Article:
- Agile Planning is critical. There is some real misunderstanding about agile as it relates to planning. The more planning and organizing that can be done, the better the team will respond and be able to pack more work within a given sprint.
- Documentation is needed. This is another area which is often misunderstood. Providing documentation allows the team to understand details and more effectively code and test the desired solution.
- Developers must still test. This is important. Just because the agile team has a tester, doesn’t mean that a developer doesn’t have to test.
- All testing can be automated. Well, perhaps it could. But it might not make sense, especially if the code isn’t stable and will need to change over sprints. ROI, is still important within agile, so just because you can automate a test, doesn’t mean that you should. This is the most misunderstood item that CIO’s need software quality education.
CIO’s often ask why there are so many defects found in production. Well, that is a fairly complicated question. In order to answer that, a full analysis will need to be done on the defects to gain a better understanding. Many years ago, when I began a new job, the same question was asked. In order to come up with the correct answer, the CIO brought in an outside company to perform a software testing assessment. While I was fairly new, it wasn’t uncommon for this to occur. In fact, I welcomed the opportunity, because I already had a hypothesis as to why this was happening. Typically this is primarily due to little or very poor requirements. The company came in and did the assessment and found that there were 38% of defects that were making it into production. That is a really high percentage, most companies will average around 5%. Over a period of time, we started to tackle the problem, and after 1 year of work, we were able to reduce the production defect leakage to 5%. This was a tremendous accomplishment and required a team effort from project managers,business analysts, developers, and testers to make this happen.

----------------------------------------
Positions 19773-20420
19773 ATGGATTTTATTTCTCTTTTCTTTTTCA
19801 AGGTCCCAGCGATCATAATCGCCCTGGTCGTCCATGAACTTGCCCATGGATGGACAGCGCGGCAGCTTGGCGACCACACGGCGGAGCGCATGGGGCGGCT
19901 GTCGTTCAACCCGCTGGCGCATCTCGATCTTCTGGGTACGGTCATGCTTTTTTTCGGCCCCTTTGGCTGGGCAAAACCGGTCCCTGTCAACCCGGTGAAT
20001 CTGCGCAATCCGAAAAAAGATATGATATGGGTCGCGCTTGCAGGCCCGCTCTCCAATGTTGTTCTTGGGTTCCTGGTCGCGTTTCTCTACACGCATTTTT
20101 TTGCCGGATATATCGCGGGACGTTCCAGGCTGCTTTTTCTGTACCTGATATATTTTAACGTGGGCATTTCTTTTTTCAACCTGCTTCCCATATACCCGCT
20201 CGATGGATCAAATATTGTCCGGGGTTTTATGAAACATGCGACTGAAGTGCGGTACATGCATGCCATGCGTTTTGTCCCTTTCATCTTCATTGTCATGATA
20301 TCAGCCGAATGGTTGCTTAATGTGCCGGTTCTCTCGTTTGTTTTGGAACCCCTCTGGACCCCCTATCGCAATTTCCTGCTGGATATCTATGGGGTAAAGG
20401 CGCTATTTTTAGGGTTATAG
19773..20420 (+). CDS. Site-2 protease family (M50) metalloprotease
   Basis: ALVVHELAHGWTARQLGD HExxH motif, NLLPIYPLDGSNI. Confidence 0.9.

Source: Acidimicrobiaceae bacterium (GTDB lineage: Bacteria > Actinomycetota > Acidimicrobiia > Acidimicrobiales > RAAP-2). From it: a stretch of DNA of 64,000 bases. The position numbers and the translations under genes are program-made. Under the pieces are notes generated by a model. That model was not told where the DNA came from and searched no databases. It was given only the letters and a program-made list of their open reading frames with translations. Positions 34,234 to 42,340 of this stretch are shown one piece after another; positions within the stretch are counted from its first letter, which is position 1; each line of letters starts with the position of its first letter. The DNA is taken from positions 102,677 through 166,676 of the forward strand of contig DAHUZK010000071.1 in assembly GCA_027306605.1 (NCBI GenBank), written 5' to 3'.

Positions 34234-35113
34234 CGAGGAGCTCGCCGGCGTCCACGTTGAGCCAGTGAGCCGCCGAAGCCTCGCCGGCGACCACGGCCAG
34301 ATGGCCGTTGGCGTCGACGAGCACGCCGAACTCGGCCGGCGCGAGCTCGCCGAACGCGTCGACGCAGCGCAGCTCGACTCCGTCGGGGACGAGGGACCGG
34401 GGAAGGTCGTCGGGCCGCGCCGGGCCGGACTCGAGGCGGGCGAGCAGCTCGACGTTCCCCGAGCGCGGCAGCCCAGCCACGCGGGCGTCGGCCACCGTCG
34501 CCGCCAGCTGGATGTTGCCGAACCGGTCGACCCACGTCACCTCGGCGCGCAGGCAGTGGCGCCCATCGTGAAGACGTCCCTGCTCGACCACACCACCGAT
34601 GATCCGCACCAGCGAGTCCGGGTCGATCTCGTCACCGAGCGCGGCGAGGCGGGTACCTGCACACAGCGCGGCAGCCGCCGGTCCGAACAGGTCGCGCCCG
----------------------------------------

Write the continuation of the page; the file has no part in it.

Software Quality Metrics
CIO’s are very metrics driven. They use data everyday to make better decisions. While there is usually some form of metrics around software quality, it usually does not make it into the CIO’s hand for one reason or another. I believe software quality metrics will tell a story, and provide great insight to those that are willing to look and interpret the data. Several years ago, my team and I started to perform analysis on what data was important and which metrics would help us make decisions. Once we agreed on what those metrics would be, we started to gather that information release over release. We started to see trends that would help us test more thoroughly those areas which where problematic. That resulted in bringing production defects down. We also, built a web based dashboard, that would allow the CIO and anyone else in the company to see how testing was progressing. Using this dashboard, we could determine if we were going to meet our testing timelines, and see what outstanding defects were holding up production deployments. This was a true game changer for the organization.
Educating CIO’s on sofware quality will take time. CIO’s want to have high quality software, they often don’t understand how to get there. They don’t want their business partners to suffer through using software that doesn’t work properly. It is important as a quality champion, you spend time with your CIO and provide software quality education, so that you can avoid having significant issues in production. Software quality can be done effectively and efficiently within an organization.
Build Strong Edge Test Cases
If you are a software engineer, there is a lot of effort in software testing. With management demanding more and more quality, there is a strong push to create efficient test cases which prevent defects occurring in production. In my 15+ years of software testing, I have found that most organizations do a very good job in covering your happy path scenarios. I have however found that creation of negative test cases and development of edge test cases are very limited. The main reason for this is that there is often very little time but more importantly, a lack of creativity to build these scenarios.
Creating strong edge test cases requires a very creative mind. Sure, you need to be able to understand how the system works, but you also need to think outside the box and ask the hard questions in your test case workflows. If you only go by a rigid set of requirements and never deviate outside of that you aren’t going to find any edge scenarios. Building strong edge test cases requires solid application knowledge. For example, it is important to know what will happen when the same user tries to access the same information and perform an update on it. Will the record get locked? Which person will update the record? These are the types of questions that have to be answered. Here are some additional potential edge scenarios: